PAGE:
Connect 2017: Notes from the first day

A year (and a few weeks) have passed and I am at my second IBM Connect conference. Firstly, I am very grateful to be here, so THANKS BOSS!! (You know who you are, even if you wish you didn’t know.) Last year, I gave a very in depth summary of the entire day and really went into what I liked and did not like, but today I want to more or less write a few thoughts down for myself for a later time. Okay, since you asked so nicely, maybe I will give a brief summary of what was going on.

As is normal for these sorts of events, there is a somewhat longer opening session. Before I continue, it is important to realize that everyone who goes to these conferences has different goals. I do not work in marketing, and I do not work in sales. I am a programmer.  A simple basement alien typing on the keyboard praying to the mighty golden hard drive that no one calls and I can just keep going… (or so I tell everyone… also, in case my boss reads this? ehm…. just kidding…) Getting to my point, these opening sessions are very much geared towards selling stuff. At least I feel it is.  There are a lot of Buzzwords, and buzzword bingo… (seriously.. bingo after not 2 minutes?  I call shenanigans on that one…), and of course there are tips on where the IBM road is going to take us in the months and years to come. It is not my place to tell you what is planned, and that is also not the point of this article, if there is a point to begin with.

Having said this, there are a few things to shout out… Huge applause to the one-woman band ‘Kawehi‘, who is also listed on the front page of the Connect News Today mini newspaper! It may not have been my type of music, but your energy and enthusiasm was key in bringing people into the mood of the opening sessions!

Also, special mention to Dr. Sheena Iyengar, who was the special speaker at this years opening. I think this woman’s part of the first opening sessions was the most intriguing, as well as the most important. Thank you for your insight.

Moving on from the opening, I attended two break out sessions today. The first dealt with use cases for cognitive connections. I expected more code, but it was still interesting. But the second session I visited was what really fired my imagination. Paul Withers and Christian Güdemann presented on GraphQL. I have to admit that I did not read the description of this session before adding it to my schedule. I expected to hear about openNTF and ODA upgrades regarding GraphDB.  This was a topic that was discussed last year by Nathan Freeman. GraphQL has nothing to do with GraphDB. GraphQL is a layer above the storage layer. It is a way of transferring data from a server to a client. To that end, there is a provider and a consumer. The consumer would in most cases be a website, or in some cases the server side processing for a web application. The provider would most likely be on the server hosting the database. It does not have to be (in theory), but I could imagine that it would make data retrieval that much faster.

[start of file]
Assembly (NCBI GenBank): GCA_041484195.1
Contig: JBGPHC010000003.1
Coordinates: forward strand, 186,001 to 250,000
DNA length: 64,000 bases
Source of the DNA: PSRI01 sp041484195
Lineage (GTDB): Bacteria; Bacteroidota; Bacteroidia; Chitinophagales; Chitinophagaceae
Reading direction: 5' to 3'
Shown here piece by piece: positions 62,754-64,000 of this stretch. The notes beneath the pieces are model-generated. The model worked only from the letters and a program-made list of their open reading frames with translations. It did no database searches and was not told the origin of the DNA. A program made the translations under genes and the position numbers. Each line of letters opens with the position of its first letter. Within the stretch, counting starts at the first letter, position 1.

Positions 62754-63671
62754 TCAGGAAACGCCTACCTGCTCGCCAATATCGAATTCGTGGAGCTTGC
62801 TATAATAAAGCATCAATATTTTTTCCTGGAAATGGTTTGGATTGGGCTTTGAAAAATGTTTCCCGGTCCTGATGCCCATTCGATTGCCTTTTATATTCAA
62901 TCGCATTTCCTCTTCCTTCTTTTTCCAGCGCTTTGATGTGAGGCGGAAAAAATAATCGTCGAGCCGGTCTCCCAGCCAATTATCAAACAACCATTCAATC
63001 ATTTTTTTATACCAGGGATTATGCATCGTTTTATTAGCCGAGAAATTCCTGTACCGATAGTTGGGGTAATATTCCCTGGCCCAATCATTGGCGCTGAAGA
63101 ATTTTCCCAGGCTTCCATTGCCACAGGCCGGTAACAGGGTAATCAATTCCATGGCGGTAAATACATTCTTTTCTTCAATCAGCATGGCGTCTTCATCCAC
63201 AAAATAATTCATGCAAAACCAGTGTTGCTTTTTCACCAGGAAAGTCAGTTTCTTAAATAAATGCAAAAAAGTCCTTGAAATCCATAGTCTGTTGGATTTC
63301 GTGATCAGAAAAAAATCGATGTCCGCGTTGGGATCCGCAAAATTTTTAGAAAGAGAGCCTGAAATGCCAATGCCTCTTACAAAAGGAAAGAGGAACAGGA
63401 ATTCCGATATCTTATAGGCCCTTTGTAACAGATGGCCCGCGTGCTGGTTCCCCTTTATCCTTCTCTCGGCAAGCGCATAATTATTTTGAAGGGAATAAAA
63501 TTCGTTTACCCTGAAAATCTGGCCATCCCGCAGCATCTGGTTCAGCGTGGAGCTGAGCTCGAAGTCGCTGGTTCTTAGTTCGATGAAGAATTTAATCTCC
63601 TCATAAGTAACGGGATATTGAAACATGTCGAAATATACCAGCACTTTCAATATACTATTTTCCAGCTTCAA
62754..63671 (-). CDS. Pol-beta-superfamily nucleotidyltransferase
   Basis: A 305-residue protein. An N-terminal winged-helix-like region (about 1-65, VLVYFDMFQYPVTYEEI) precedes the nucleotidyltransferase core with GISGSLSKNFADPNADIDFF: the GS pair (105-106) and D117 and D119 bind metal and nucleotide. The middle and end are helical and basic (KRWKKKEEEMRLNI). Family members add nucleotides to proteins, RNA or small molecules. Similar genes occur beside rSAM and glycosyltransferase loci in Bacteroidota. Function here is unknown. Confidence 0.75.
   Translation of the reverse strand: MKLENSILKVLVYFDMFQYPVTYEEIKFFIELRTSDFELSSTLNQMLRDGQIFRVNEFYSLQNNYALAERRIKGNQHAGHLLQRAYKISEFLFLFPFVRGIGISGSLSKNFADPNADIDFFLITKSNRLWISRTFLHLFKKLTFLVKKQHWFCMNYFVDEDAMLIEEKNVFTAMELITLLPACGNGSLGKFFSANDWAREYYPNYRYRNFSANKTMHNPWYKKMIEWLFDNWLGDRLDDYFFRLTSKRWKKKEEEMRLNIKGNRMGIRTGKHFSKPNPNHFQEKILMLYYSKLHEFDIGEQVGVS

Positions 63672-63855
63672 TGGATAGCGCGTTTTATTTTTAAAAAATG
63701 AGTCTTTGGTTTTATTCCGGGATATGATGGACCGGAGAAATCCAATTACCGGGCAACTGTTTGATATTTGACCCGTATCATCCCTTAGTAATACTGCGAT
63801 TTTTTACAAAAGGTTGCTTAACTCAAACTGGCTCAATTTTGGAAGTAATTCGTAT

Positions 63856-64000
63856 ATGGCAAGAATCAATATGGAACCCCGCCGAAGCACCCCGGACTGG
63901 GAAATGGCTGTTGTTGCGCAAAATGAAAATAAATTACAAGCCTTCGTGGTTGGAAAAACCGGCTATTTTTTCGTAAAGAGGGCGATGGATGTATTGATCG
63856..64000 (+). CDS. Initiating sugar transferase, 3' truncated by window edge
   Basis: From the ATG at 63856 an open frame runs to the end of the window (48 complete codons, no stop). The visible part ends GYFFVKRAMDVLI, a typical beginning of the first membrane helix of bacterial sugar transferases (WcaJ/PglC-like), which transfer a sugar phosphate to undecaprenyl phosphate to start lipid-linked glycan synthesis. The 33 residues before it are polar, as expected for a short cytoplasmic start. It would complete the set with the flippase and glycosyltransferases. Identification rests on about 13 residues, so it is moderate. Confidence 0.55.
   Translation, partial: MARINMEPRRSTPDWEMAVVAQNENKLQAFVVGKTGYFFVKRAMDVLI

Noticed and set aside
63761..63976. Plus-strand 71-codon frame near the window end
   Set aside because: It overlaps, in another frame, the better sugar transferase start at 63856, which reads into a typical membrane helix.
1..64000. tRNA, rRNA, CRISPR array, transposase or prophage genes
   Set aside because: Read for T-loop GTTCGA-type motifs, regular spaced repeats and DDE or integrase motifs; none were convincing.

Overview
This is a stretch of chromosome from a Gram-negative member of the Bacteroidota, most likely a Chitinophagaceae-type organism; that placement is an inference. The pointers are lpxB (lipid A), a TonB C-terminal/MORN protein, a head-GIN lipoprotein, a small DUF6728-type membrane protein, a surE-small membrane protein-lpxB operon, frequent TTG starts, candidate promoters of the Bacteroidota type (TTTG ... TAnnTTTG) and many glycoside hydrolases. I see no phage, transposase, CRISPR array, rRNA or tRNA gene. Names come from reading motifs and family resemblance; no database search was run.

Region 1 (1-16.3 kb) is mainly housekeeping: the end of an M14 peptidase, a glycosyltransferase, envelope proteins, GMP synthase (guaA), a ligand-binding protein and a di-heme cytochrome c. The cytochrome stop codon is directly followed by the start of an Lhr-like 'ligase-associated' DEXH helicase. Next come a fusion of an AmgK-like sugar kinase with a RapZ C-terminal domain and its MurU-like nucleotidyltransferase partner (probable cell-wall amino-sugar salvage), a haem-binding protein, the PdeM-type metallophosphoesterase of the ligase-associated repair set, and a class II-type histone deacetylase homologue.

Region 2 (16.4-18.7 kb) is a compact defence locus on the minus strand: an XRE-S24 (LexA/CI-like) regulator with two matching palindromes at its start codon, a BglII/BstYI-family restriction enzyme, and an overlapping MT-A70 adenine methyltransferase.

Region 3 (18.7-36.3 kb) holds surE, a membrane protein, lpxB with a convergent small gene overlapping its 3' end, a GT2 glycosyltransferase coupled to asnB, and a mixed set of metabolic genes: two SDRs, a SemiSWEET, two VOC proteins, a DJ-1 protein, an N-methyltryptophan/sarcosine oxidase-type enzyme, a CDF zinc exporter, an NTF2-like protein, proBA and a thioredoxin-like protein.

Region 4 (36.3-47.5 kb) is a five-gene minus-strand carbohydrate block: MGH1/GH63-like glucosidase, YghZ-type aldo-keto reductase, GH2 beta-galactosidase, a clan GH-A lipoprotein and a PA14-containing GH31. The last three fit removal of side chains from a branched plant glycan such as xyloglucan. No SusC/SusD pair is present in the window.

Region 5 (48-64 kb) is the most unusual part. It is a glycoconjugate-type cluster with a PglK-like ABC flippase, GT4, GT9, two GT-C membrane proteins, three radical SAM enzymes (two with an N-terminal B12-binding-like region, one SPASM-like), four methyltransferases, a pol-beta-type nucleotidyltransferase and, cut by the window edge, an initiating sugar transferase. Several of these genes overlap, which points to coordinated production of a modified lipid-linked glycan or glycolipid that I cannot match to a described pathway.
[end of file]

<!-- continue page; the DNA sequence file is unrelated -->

As everyone who reads this site is aware, I am primarily involved with XPage development. Furthermore, this summer does not mark only ten years of living in Germany, but also 5 years of being a full time State Certified Programming Professional, and 8 years working at holistic-net GmbH including my apprenticeship. I am the main responsible for two large applications. The first I built from the ground up using a pre-existing Notes Application consisting of multiple Notes databases.  The second I inherited and did my best to rebuild with a very limited budget.  If there is one thing that I have noticed, it is that the biggest issue is with retrieving data quickly. I have had numerous issues with full text index searches hitting performance walls like a drunk in a labyrinth. What is worse is that there has never been any reproducible pattern.  Everything is great and then *faceplant* (followed by the request for another beer). So I find the idea of a new search provider very appealing. That is, if it can work with domino…

One thing that was mentioned in this session, is the ability to use tools from darwino in order to implement a domino graphQL provider. I must say right now that I have not looked into this tool myself yet. There were also a few caveats to this tool that I would need to verify before risking to suffer anyone’s wrath, or getting anyone into trouble when in the end, I just remembered something incorrectly.

What I am taking away from today, is the idea of creating a better way to search for data in domino and provide that data to any consumer using graphQL, and then consume that data by any front end that wants it, whether it be ASP.NET MVC or XPages while making development as quick as possible for everyone. And one thing is clear. I have a lot of research to do…..